If your family’s situation and the law allows, an accessible and loaded gun can grant you the option to fight with your door-side hand while drawing and shooting with the other. The NRA Steer Clear Vehicle Holster Mount is a great device to keep your gun handy, yet out of the way, and at least partially hidden. Keep your normal carry holster in the console, so when you exit the vehicle, simply transfer the gun to your belt holster, which will keep you armed while preventing your firearm from becoming an invitation for auto thieves.
If you decide to travel with a gun, you should try to minimize loading, unloading, holstering and handling while in the automobile. Regardless of how safe you are and how minute the chances, each individual time you handle the gun there’s a slight risk of accidental discharge. So if you absolutely must do any of these things while in the car, perform them with the windows rolled down. If a gun goes off with the windows rolled up, the tremendous sound waves will almost surely damage your hearing.
Air Travel: Should You Pack a Gun?
Whether you decide to pack a gun and legally declare it in your checked luggage must be weighed from a risk versus reward scenario before each journey. Unfortunately, in some cases the real-world risk of inadvertently breaking a law might outweigh its potential for self-defense. In general, domestic-traveling airlines follow the TSA’s guidelines for traveling with firearms. The TSA’s airline travel rules state: “Travelers may only transport unloaded firearms in a locked, hard-sided container as checked baggage.”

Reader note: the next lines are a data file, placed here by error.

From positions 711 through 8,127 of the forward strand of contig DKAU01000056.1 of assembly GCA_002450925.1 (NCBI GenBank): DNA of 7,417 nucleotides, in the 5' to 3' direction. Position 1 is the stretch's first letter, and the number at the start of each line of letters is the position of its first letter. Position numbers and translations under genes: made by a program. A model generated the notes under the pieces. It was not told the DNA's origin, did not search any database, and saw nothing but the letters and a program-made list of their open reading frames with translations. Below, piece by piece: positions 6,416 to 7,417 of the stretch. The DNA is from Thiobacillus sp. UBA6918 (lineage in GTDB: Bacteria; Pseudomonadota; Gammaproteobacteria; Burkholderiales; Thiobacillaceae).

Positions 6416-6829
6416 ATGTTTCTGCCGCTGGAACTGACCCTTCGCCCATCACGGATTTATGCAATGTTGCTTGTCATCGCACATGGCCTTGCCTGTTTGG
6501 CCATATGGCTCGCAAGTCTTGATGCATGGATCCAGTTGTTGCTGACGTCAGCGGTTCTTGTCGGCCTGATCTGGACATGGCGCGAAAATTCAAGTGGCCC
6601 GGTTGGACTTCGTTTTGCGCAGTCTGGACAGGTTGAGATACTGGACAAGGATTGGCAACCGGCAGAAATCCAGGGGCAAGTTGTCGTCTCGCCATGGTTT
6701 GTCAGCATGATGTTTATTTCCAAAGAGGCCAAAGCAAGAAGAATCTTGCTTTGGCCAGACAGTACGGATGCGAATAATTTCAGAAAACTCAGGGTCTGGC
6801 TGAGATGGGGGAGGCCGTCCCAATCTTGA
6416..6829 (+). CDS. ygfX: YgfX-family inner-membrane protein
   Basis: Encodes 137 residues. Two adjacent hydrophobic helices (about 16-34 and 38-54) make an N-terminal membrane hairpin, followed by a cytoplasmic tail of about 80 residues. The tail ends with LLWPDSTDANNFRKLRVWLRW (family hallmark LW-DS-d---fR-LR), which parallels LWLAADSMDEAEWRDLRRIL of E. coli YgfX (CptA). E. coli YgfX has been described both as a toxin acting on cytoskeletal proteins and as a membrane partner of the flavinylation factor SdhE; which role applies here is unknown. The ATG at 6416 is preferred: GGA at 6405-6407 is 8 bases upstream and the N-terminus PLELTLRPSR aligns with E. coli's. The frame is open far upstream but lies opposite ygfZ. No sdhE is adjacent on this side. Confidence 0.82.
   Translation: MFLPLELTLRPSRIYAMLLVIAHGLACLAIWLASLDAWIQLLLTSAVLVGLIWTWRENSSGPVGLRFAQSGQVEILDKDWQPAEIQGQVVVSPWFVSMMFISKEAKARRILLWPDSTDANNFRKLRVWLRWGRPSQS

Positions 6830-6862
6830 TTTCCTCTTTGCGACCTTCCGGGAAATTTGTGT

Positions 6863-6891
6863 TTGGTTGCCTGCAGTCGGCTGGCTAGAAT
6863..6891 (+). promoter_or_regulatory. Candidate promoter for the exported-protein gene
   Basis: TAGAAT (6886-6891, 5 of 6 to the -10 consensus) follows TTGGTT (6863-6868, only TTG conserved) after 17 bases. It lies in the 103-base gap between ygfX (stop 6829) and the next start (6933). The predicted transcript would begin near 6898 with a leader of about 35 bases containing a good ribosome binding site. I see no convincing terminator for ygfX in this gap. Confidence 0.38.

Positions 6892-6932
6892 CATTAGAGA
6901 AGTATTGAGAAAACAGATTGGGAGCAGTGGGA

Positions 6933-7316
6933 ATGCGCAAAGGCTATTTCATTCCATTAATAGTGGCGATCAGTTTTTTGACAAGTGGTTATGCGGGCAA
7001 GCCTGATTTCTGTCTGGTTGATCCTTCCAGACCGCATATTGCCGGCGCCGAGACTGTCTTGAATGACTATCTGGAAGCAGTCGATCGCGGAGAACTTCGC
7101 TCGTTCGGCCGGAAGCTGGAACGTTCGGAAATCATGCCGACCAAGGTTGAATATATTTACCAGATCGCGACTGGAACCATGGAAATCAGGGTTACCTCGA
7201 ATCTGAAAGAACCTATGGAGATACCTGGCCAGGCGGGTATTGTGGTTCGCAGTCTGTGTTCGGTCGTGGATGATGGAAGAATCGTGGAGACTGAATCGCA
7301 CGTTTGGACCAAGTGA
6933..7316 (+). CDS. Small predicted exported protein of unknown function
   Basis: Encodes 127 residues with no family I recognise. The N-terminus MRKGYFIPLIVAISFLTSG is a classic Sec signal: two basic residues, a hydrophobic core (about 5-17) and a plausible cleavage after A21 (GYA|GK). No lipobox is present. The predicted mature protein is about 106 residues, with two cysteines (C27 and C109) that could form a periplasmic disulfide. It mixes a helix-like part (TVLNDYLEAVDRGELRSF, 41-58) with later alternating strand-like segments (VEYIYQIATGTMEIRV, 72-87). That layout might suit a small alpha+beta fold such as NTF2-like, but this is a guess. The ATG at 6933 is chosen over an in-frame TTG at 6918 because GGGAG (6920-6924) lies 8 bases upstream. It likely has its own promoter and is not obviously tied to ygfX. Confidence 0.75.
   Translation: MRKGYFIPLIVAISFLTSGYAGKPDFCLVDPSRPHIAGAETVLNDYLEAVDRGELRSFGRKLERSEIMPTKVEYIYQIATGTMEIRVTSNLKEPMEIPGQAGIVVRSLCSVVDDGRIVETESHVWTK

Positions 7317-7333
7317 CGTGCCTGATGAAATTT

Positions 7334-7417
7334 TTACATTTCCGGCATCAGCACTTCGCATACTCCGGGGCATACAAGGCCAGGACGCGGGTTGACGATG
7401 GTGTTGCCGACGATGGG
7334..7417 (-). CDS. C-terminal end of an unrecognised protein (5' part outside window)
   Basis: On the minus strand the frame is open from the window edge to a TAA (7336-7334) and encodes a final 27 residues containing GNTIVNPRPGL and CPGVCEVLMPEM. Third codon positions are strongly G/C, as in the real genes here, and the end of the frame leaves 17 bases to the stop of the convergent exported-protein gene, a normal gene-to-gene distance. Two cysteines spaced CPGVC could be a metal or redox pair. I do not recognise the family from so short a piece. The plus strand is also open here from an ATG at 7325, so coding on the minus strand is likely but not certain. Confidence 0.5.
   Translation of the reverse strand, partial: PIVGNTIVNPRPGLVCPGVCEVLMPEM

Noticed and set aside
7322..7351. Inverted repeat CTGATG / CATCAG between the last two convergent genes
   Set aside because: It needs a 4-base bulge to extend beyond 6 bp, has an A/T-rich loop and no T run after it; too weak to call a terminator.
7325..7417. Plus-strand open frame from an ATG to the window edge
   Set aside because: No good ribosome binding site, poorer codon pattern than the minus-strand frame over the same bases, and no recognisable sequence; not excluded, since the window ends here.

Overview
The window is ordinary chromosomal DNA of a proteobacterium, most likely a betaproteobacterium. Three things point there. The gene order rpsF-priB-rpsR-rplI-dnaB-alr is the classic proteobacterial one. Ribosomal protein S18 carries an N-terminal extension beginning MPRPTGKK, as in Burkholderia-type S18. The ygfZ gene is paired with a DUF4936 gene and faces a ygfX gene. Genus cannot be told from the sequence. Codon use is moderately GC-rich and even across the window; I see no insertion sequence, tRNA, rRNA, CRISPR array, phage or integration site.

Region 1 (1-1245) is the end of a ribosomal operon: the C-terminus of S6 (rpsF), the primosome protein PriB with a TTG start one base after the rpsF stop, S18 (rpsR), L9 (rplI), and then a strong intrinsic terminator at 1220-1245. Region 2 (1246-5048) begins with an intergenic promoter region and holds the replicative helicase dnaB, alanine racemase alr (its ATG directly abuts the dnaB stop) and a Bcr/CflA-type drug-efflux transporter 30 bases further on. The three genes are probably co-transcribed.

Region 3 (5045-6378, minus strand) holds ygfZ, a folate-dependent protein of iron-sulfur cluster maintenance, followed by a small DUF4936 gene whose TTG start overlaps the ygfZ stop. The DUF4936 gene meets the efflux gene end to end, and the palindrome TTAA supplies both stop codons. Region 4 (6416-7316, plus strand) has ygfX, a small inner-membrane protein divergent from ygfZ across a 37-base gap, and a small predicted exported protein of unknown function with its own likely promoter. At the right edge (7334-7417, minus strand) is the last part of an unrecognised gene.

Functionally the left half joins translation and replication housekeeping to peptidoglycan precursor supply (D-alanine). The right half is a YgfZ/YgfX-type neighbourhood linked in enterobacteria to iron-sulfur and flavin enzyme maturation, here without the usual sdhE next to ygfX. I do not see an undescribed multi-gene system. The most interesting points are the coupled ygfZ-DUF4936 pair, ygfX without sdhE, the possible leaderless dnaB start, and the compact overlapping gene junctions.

You can also check ammo, as long as it is either in its original packaging, or in a container with individual slots for each bullet. Ammo can be stored separately or in the same locked case as the unloaded firearm. After officially declaring your firearm or firearms, you’ll be asked to sign and date a declaration card, then either put it in with the firearm or on the box (airline agents’ procedures can vary). Then you’ll lock the case and be escorted to a TSA agent who will x-ray your luggage and clear you for travel.
While the vast majority of airline gate agents are helpful and friendly, they are human and occasionally become confused by ever-changing rules like the rest of us. Usually it’s best not to argue with that person. Calmly ask to talk to a manager and explain in a level tone. It is your right to travel with a firearm, but it is the airline’s prerogative to deny service to unruly passengers.
Even during air travel, you must be aware of local laws. A few years ago Utah resident Greg Revell’s flight was delayed overnight while traveling to Pennsylvania via Newark, NJ. He was traveling legally with firearms, and so when the airline gave him his luggage, he left the airport, found a hotel and was promptly arrested the next morning when he checked the guns back at the ticket counter. He spent 10 days in jail.
In broad terms, traveling overseas with firearms is possible for hunting, but much paperwork, including customs forms and declarations is needed, and often long in advance. Consult each country’s laws before traveling. Handguns and guns for self-defense are largely banned in other countries. Even when traveling with a firearm that is legal in your destination, be hyper-aware of your surroundings, and pre-register with the U.S. embassy there.
While the road can be riddled with pitfalls, with some forethought of tactics, knowledge of laws and unwavering awareness you can be prepared for any monkey wrenches it tosses.